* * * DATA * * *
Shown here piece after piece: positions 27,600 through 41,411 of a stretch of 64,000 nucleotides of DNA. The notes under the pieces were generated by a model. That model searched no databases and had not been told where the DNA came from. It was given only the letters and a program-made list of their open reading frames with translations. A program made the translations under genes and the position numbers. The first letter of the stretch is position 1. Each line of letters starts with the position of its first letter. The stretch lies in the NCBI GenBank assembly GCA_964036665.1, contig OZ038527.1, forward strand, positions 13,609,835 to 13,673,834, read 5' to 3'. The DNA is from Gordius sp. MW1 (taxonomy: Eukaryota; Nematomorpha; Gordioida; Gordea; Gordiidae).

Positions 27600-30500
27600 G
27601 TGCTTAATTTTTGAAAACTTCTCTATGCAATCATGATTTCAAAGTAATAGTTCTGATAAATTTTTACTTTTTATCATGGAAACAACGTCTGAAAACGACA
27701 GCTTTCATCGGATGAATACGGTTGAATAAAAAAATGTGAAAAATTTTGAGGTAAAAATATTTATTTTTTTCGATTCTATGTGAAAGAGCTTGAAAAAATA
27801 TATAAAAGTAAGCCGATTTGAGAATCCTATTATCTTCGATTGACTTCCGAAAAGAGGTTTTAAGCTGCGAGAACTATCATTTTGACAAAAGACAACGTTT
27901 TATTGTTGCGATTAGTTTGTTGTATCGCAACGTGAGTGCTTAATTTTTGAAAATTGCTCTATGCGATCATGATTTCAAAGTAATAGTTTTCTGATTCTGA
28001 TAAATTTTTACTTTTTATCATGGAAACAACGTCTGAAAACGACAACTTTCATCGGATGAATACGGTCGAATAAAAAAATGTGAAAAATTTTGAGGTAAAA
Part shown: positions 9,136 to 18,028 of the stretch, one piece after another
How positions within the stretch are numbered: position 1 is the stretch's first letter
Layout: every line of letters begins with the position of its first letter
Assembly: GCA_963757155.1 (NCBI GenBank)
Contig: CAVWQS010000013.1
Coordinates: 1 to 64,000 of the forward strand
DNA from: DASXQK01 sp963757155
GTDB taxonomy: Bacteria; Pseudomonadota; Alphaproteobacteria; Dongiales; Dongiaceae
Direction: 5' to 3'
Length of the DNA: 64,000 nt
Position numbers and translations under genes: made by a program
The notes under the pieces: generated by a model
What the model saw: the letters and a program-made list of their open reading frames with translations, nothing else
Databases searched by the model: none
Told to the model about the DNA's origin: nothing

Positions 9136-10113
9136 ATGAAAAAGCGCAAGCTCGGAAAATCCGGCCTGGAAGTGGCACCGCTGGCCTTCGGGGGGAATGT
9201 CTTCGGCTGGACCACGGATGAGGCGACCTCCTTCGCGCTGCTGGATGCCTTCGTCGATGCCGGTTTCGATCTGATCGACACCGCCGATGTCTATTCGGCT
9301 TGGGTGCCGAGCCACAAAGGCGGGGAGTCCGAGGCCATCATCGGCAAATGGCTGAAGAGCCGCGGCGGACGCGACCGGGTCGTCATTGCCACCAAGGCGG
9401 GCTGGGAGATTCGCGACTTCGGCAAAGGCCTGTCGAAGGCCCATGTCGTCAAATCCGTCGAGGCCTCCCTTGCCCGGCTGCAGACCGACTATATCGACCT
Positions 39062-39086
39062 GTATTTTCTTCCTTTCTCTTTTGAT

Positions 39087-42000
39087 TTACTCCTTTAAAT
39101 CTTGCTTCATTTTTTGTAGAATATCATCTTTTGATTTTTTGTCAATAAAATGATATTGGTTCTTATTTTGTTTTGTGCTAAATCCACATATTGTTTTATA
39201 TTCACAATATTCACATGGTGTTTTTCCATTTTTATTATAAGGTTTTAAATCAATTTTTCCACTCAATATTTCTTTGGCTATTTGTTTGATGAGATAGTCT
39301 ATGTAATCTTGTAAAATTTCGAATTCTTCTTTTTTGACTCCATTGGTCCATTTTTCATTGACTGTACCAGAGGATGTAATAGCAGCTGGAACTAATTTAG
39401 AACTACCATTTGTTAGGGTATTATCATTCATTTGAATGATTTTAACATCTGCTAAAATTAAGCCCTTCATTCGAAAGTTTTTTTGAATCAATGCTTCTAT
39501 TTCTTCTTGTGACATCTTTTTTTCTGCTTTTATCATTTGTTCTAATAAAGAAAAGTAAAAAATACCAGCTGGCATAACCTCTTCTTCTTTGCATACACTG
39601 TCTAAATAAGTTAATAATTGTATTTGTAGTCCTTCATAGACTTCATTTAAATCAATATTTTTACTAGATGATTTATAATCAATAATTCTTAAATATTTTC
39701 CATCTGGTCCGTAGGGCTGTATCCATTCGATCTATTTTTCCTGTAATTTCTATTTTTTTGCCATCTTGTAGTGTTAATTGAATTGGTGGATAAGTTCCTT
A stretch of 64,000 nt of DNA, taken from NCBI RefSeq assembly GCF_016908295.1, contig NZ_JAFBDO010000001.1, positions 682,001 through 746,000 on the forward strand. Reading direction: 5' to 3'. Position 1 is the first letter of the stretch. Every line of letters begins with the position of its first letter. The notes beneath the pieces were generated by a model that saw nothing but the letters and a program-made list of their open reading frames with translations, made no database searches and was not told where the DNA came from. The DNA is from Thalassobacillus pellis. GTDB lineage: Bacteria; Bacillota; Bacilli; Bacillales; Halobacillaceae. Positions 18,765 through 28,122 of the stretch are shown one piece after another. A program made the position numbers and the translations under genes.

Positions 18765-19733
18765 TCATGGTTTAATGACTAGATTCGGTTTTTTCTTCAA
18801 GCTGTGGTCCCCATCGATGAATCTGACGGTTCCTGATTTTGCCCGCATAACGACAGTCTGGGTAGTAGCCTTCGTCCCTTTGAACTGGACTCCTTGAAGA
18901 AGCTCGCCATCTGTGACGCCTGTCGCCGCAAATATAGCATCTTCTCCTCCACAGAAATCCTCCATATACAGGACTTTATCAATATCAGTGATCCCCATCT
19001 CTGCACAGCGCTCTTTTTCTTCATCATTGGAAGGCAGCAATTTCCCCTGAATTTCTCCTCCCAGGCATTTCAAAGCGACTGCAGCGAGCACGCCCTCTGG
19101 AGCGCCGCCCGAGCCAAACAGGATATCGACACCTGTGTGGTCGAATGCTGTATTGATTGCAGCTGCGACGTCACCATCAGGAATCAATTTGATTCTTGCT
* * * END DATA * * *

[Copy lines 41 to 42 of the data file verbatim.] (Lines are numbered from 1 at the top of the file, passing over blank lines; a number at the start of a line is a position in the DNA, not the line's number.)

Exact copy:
Positions 18765-19733
18765 TCATGGTTTAATGACTAGATTCGGTTTTTTCTTCAA